National Museum of Ethnology
10-1 Senri Expo Park, Suita, Osaka 565-8511, Japan
- Resarch Top/
- Research Activities/
- Research Projects/
- Shared Visual Anthropology: Sharing the Way of Filmmaking
Shared Visual Anthropology: Sharing the Way of Filmmaking
visual anthropology, film/cinema, share
Major Objectives (Application 3: Extract of Research Objectives)
At present the world is awash in visuals, and there seem to be all kinds of visuals of everything from ethnic groups in remote areas to our lifestyle spaces. Anthropology too makes extensive use of visuals in everything from research and education to the publication of results. The precipitous increase in the publication of visuals by scholarly societies is clear evidence of this fact. Also true is that amidst these conditions we are proceeding without having achieved a common understanding regarding visuals. How do researchers and residents of areas being studied jointly own visuals, and what are the ethics surrounding the creation of visuals?—These are some of the issues that require full-fledged discussion.
Jean Rouch (1917-2004) played the pivotal role in the establishment of visual anthropology by showing how anthropologists and the people living in an area of study could share research results through the common experience of viewing visuals, and thus made it possible for anthropology to explore new possibilities for visuals. Such experiments are collectively referred to as “shared anthropology.”
This research will adhere to this shared viewpoint. Actually, this shared “seeing” in itself is meaningless. Visuals production (filmmaking) is a complex activity that involves (1) pre-production; (2) production—including negotiations in the survey area, shooting and related negotiations; and (3) post-production—including editing, preview screening at the survey site, publication of results and storage. The objectives of this research will be to study the various processes in filming, develop multifaceted debate concerning the ethics and rights supporting anthropological visuals, as well as methods to encourage receptiveness and sharing, and stake out future possibilities for visual anthropology.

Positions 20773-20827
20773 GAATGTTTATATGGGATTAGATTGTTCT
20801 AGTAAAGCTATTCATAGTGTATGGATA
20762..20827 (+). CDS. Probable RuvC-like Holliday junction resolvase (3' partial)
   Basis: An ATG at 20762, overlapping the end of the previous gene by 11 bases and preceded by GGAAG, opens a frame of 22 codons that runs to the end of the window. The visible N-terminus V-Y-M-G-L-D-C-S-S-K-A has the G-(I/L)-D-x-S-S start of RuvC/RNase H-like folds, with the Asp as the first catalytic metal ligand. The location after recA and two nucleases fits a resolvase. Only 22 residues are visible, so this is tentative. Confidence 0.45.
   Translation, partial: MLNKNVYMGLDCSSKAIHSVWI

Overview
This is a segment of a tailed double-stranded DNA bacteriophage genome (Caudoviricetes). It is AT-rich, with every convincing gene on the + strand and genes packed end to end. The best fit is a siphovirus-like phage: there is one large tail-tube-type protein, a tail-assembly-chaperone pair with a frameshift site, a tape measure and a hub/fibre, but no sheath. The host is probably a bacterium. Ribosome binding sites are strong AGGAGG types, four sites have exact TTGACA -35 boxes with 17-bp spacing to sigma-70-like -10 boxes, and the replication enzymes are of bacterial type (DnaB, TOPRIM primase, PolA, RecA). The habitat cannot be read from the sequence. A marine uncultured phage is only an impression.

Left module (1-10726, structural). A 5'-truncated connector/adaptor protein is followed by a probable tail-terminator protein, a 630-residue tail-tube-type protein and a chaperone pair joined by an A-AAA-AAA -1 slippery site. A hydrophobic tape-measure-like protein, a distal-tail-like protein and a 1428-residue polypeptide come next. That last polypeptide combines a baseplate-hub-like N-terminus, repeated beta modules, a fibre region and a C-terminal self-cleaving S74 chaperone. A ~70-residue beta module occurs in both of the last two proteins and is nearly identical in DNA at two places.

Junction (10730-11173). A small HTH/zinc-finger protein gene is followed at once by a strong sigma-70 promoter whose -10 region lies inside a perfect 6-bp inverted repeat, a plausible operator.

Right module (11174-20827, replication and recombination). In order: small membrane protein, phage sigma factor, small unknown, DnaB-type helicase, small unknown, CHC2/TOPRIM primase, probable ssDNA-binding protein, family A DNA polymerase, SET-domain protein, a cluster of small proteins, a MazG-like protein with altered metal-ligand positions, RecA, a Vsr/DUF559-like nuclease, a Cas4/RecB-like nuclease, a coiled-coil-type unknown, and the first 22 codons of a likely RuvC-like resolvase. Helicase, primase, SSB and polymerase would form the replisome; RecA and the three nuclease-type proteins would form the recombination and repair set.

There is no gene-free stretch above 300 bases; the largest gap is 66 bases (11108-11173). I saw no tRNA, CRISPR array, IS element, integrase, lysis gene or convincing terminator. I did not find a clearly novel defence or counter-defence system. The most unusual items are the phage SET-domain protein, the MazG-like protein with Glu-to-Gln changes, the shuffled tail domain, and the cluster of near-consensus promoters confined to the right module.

Using "sharing" as the keyword, the purpose of this Inter-University Research Project was to reconsider the diverse uses of visual images in anthropology. With the growing ease of using imaging equipment, it has become common for anthropologists, including those who do not regard themselves as visual anthropologists, to use visual materials in documenting, analyzing and presenting their fieldwork. At present, however, most examples are applications by individuals. This trend provides the background against which we reexamined work produced in visual anthropology before the individualization of imaging technologies, when local people were involved in the work in diverse ways jointly with researchers. The objectives were 1. to review previous anthropological use of images from the perspective of co-production, and 2. to reconsider current uses of the images from common points of view, in order to examine future directions for the use of images in anthropology.
- Starting with the work of Jean Rouch, a central figure in the formation of visual anthropology, we examined production processes and how they affect visual output in the work of both cultural anthropologists and filmmakers who tried filming with awareness of sharing. What all of those examined have in common is that they did not regard those whose images they captured during fieldwork only as subjects for photography or filmmaking. Surprised by their subjects' deep insights and sensibilities regarding nature, cultural anthropologists and filmmakers involved them actively in jointly producing the images in which they appear.
- "Sharing" can be interpreted as "partaking". The aim is not only a research result, since it is important that sharing include participation in the production process. In this sense both researchers and the people whose lives they study are leading persons in filming. This basic principle remains unchanged in a world where everyone has easy access to AV equipment. This perspective, therefore, will be a vital part of constructing new relationships between anthropology and image.
Participants in this project embraced co-production. This included a) documenting traditional knowledge, editing the images taken together with local people and letting them use the completed film in their own society, and b) involving local people in every stage of the production process, from planning, shooting and film-showing. We see these cases as models for further exploration of the potential of incorporating visual images in cultural anthropological research, and aim to continue working in this direction.